Worthy and wife, purchasers under an assigned executory contract for the sale of real estate in Kennewick, appeal from a judgment against them for the fraudulent sale of that property to respondent, Elizabeth Scroggin. The judgment was also against their real-estate brokers, Corkery and Jones, and their salesman, Muehle, who did not appeal. Corkery and Jones appeal separately.

The property consists of a restaurant, trailer park, and service station, which was leased to an oil company upon a gallonage rent with a minimum cash monthly rental of one hundred fifteen dollars. The restaurant was leased to Mr. Lee for one hundred dollars a month.

The following facts found are supported by a preponderance of the proofs.

The defendant Muehle was a licensed real-estate salesman whose license since January 1, 1955, was registered in the office of the appellants Corkery and Jones, realestate brokers in Spokane, where all parties reside. Muehle was an employee of Corkery and Jones and, in the course of that employment, sold the property to Elizabeth Scroggin for thirty-five thousand dollars.

To induce the purchase, Muehle represented to respondent Scroggin that the property was producing a gross monthly


[7] See 124 A. L. R. 37; 24 Am. Jur. 55.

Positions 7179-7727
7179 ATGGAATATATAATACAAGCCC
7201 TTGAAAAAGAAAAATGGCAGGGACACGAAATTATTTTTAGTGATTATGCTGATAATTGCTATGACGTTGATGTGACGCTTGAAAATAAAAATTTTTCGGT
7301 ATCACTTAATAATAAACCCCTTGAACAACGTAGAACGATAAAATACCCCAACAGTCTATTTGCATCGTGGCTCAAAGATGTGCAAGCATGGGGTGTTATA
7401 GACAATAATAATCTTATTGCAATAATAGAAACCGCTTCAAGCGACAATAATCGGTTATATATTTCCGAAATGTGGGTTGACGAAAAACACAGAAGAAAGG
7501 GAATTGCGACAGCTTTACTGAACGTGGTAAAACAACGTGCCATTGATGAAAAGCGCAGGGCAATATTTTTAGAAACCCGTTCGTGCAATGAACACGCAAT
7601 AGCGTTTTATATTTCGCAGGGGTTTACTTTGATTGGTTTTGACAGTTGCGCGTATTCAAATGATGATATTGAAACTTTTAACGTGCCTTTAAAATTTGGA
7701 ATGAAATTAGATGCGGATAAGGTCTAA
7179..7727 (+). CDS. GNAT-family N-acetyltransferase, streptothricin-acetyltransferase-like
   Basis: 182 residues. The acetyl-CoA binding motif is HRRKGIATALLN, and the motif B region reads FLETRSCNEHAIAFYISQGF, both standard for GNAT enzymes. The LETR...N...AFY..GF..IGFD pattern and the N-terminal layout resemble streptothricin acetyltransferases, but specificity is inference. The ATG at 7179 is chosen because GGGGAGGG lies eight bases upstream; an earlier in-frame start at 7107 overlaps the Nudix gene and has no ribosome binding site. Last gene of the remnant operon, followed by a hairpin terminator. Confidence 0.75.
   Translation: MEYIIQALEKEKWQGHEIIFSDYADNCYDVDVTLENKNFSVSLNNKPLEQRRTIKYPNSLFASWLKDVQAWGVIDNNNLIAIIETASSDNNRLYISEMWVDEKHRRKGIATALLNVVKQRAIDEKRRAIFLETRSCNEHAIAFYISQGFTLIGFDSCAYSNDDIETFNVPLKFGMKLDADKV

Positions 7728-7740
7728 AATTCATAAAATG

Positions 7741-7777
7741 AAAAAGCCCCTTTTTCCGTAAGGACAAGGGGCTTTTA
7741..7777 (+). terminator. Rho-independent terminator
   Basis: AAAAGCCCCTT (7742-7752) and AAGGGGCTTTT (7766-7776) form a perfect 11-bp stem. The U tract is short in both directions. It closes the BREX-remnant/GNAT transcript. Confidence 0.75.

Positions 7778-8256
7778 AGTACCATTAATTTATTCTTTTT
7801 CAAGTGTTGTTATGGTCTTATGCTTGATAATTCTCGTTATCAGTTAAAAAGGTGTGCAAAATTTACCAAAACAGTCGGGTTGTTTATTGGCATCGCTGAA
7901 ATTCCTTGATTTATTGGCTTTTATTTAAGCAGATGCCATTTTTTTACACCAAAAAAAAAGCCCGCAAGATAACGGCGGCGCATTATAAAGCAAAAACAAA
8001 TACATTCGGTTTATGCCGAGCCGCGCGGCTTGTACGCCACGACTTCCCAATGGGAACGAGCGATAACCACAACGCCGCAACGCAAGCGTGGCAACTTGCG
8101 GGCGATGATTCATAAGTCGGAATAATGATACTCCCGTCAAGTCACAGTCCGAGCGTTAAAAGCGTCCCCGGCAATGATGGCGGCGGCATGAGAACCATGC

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income of five hundred fifty dollars, namely, one hundred dollars per month from the restaurant, one hundred fifty dollars per month from the service station, and three hundred dollars from the trailer park, and that the property was in excellent condition.

Respondent Scroggin purchased the property in reliance upon the truth of such representations. The representations were false and were known to be so by the Worthys, and such representations were made for the purpose of inducing respondent to purchase the property. The respondent had the right to rely on such representations. Respondent's damage is proved by the only credible evidence on that issue.

That Muehle made the representations claimed scarcely admits of doubt. Respondent testified positively and repeatedly that he did so, which he did not even deny though he was a witness and testified to many other matters. His defense went no further than that his representations were based upon ignorance and, consequently, were unintentional, and that he was, therefore, immune from the consequent damage sustained by his client. His information was supplied by appellant Worthy, who does not deny that he authorized Muehle to make the representations supplied by him.

Worthy's knowledge of the falsity does not rest upon circumstances, for the county health officer testified without equivocation or evasion that, in the summer preceding the sale, he personally advised Worthy the trailer park had been condemned because the sewers were discharging raw sewage upon the surface.

[1] Appellants complain that respondent had no right to rely on such representations because she made an independent investigation. We find the argument unconvincing. Respondent did visit the property late in February, 1955, about a month after the purchase contract was made. On that occasion, the service station operator told her that he had heard the trailer park had been condemned, whereupon she went to the city health office and made appropriate

 122    SCROGGIN v. WORTHY.           [51 Wn. (2d)

inquiry. She then learned that the sewer was outside the city, and the county health officer had the matter in charge.